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Star comment: Councils think big to survive

By Shropshire Star | Opinions | Published:

If it comes as a surprise to hear that Shropshire Council is moving to buy major shopping centres in the heart of Shrewsbury, you have to realise this – there’s a bit of a party going on.

Up and down the country, councils are snapping up real estate, with shopping centres particular targets.

Surrey Heath Borough Council has spent £86 million on The Mall in Camberley. Canterbury City Council bought half of the £79m Whitefriars centre in that city. And so on.

How much Shropshire Council will – if it all goes through – spend to buy the Charles Darwin and Pride Hill centres, and buy out the lease of Riverside shopping centre, has not been disclosed because of commercial confidentiality, but is clearly going to be many millions.

How can it afford it in a climate of a crushing financial squeeze? At first glance, it looks like madness. But what councils are calculating is that this is a way of plugging gaps in their budgets in the face of funding cuts from central government.

Here is how it works. They can borrow at rates much lower than private sector borrowers can obtain, in order to invest in property that shows a much higher yield.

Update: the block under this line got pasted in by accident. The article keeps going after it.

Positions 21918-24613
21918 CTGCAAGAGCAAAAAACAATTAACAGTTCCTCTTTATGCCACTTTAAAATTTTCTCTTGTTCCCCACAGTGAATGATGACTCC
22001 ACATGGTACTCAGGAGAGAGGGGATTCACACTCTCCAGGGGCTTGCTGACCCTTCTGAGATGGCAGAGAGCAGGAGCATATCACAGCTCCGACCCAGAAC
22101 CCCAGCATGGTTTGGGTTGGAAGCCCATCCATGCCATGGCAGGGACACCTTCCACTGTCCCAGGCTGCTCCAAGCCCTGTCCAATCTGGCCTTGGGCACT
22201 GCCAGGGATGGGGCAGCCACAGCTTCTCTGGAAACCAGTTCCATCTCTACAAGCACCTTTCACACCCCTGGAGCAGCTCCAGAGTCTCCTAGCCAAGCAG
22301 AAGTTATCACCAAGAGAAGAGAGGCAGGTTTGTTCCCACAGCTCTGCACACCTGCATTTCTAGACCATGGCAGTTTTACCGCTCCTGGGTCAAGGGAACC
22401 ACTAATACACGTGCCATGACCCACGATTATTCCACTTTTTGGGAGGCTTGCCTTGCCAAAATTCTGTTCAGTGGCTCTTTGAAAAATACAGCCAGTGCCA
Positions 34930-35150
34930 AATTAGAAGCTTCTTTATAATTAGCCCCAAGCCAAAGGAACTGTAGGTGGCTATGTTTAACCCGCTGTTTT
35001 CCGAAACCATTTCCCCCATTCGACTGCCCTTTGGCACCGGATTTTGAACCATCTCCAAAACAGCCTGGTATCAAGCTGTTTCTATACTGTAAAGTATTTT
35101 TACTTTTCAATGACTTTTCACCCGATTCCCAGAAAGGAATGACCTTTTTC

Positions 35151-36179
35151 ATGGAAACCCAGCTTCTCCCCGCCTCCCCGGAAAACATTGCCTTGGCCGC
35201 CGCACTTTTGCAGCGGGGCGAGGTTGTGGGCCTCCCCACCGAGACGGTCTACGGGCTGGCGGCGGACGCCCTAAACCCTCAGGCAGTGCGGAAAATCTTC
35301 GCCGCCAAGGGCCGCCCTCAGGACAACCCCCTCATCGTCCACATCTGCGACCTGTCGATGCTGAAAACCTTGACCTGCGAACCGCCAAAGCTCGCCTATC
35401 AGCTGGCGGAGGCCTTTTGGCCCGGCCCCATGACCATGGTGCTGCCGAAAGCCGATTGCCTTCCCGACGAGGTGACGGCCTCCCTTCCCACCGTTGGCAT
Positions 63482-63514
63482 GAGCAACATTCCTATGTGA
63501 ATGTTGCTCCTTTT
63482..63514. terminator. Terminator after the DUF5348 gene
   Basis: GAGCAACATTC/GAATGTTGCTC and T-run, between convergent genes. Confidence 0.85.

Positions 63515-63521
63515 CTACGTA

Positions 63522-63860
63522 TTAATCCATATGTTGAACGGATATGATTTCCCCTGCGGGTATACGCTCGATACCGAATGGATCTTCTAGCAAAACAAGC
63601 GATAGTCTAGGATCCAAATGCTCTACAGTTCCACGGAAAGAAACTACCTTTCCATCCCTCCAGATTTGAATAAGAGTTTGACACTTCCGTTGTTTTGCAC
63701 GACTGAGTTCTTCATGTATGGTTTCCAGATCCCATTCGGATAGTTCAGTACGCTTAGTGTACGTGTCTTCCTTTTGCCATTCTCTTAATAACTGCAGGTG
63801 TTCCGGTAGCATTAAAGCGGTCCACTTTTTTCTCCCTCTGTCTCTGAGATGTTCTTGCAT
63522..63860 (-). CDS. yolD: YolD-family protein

The exact mechanics of the prospective Shropshire Council deal are not in the public domain, but the potential benefits have been outlined by the council leader, Peter Nutting, who says its money is currently earning 0.64 per cent, and if it can get that up to seven to 10 per cent, it has to be to the good.

But there is another important dimension to this beyond the financial side of things. There is the matter of, so to speak, taking back control.

Taking control of the Charles Darwin, Pride Hill, and Riverside centres will allow the council to shape what they offer in accordance to its ambition to regenerate the town centre and support economic growth.

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That is especially relevant when it comes to the Riverside centre, as it will be able to kick-start a much-needed redevelopment there, and having simultaneous control of the planning process will also smooth the path to regeneration.

This is an opportunity being seized in response to a particular set of circumstances, But there is also a risk, as it can be no other way, and who knows what the circumstances may be some years down the line.

That is all for the future, but for the present the council can be given credit for the fact that its response to big challenges is to think big.

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